(Editor’s Note: The Start-up Chronicles is a weekly feature giving an inside view of the trials of a bootstrapped start-up – The Cost Savings Guy. CEO and founder Bruce Judson is also the author of “Go It Alone!: The Secret to Building A Successful Business on Your Own” and a senior faculty fellow at the Yale School of Management.)
Newton’s first law of motion is one that every new business confronts. He said “Every object in a state of uniform motion tends to remain in that state of motion unless an external force is applied to it.” In other words: It takes a lot to make something happen. Inertia is a powerful, if often unacknowledged, force in the business world.
Every start-up exists because a galaxy of people (from the founders to investors) believe this new company has either found an unmet need or provides a better, faster, or cheaper solution to an existing one. However, to succeed, a startup’s solution or offering must be so much better that it causes people to change their behavior. In Newtonian terms, it has to be good enough to move prospects from rest to action.
For the customer, there are a range of soft (and sometimes hard) costs associated with trying and buying something new. It’s not just a matter of finding the better product or solution. There’s also the matter of how much time and energy they’ll have to dedicate to weighing the options, determining their trust level with your company and determining what sort of costs they’ll incur (in time or money) by committing to your solution.
Two weeks after the launch of The Cost Savings Guy (CSG), I was surprised by the inertia we encountered. In this difficult economy, CSG meets a widespread universal need: An easy way to lower costs while receiving the same or better services. The initial reviews of the service were excellent, and the logs showed that visitors were spending substantial time on our site investigating cost savings. People were also returning to the site for second and third sessions.
All of this activity, however, was not translating into sales. While I didn’t expect substantial sales immediately after launch, I did expect a higher conversion ratio for the traffic we were seeing.
One of my general rules is that it’s always better to act quickly, implement low cost, experimental solutions and develop learning based on actual behavior. In my view, a bias towards action as opposed to study always leads to better results.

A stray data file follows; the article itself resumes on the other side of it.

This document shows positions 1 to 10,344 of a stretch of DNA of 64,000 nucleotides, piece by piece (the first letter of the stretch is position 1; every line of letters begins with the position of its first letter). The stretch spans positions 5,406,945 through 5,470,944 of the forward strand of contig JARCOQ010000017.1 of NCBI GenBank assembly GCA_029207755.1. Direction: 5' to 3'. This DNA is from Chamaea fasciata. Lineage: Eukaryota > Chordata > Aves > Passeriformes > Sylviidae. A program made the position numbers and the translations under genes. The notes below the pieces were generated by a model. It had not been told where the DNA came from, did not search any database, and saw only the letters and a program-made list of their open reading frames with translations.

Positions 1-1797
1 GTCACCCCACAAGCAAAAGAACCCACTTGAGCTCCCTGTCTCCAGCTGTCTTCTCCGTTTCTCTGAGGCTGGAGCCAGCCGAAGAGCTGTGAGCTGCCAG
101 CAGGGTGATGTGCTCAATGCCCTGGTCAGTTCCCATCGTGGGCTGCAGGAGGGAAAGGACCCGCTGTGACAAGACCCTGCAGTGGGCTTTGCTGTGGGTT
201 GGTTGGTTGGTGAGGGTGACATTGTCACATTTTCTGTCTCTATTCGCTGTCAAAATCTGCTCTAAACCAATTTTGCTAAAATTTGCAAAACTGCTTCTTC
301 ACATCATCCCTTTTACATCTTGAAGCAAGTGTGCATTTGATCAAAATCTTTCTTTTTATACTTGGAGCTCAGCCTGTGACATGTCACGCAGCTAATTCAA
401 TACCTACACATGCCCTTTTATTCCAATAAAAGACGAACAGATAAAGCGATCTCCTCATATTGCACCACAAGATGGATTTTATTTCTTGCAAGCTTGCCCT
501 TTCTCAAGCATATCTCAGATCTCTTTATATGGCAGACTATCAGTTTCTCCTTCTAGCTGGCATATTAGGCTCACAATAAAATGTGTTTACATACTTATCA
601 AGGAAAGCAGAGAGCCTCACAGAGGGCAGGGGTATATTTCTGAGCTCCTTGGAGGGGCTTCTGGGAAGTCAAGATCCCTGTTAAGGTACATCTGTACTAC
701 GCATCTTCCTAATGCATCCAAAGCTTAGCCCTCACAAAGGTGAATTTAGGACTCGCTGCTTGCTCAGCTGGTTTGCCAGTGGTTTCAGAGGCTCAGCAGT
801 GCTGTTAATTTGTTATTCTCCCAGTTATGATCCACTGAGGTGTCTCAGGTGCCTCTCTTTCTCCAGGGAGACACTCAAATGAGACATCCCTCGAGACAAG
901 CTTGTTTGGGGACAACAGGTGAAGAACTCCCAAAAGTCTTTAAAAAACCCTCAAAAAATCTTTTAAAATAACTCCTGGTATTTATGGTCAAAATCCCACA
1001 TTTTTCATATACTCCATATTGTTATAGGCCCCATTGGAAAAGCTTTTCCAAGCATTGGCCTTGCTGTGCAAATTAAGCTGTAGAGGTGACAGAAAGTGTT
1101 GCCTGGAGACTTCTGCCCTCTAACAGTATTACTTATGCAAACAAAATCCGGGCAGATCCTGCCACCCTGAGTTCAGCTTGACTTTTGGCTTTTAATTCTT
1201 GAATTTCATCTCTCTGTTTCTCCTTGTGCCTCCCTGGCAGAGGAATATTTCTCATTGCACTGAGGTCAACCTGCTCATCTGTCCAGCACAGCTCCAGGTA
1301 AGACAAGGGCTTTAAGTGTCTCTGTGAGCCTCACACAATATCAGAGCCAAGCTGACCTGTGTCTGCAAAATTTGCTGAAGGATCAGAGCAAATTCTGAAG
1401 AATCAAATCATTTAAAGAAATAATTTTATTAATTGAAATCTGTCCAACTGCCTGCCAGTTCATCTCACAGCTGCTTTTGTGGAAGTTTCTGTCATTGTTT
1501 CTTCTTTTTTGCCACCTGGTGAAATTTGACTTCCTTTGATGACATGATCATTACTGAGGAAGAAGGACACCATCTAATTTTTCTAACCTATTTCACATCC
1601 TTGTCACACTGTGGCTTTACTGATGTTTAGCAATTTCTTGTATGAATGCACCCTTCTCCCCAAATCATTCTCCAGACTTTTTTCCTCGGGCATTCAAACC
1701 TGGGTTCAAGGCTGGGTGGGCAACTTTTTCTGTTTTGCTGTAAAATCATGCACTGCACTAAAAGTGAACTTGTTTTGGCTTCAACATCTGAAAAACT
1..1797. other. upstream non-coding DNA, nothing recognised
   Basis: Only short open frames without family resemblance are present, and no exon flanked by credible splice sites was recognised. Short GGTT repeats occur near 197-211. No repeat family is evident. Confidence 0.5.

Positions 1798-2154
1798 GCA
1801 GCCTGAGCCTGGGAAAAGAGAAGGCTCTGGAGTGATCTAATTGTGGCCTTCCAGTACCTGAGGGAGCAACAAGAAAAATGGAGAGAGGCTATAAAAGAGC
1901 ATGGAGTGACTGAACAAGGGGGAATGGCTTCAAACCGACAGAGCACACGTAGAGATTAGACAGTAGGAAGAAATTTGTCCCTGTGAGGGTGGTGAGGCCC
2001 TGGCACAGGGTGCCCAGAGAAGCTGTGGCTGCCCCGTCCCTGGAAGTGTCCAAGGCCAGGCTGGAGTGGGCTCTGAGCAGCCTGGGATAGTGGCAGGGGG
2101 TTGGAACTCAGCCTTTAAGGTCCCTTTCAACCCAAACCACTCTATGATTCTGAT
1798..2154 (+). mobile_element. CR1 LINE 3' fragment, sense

There are an infinite number of reasons why prospects may not convert to buyers with the speed you anticipate. In this case, a few indicators led me to believe that simple inertia was a central problem at our service.
In designing CSG, we tried to make buying simple, but prospects still needed to take the time to focus on precisely what they need and handle the details that come with implementing new services.
To overcome this problem, I decided to accelerate the launch of CSG: Phase Two – a “Concierge” service that handles all of the cost saving details for customers. Beyond the customer service benefits, it also allows us to learn more about how the site is working and develop a greater understanding of how the business is perceived.
When confronted with a sales issue, businesses typically jump to “high prices” as the source of problems. In contrast, Concierge was launched as a premium, paid service. Experts would need to spend time talking with customers in order to implement the process, and the fee was minimal compared to the overall value the client would derive from the cost savings our total service provides. In essence, I decided people will pay for convenience, so we started with this approach.
Will Concierge accelerate the sales cycle? It’s too early to tell. In fact, there may be any number of reasons, other than inertia, that are limiting conversions. Nonetheless, it was better to try an innovative solution that added value to the product and increased our contact with users, as opposed to spending time on research.
I can say that immediately after launching Concierge, I received an e-mail from a lawyer who said this new service was “brilliant.” Nonetheless, I will be a lot happier when this same lawyer uses his credit card to actually buy the service. It’s not what people tell you, but actual behavior of that matters.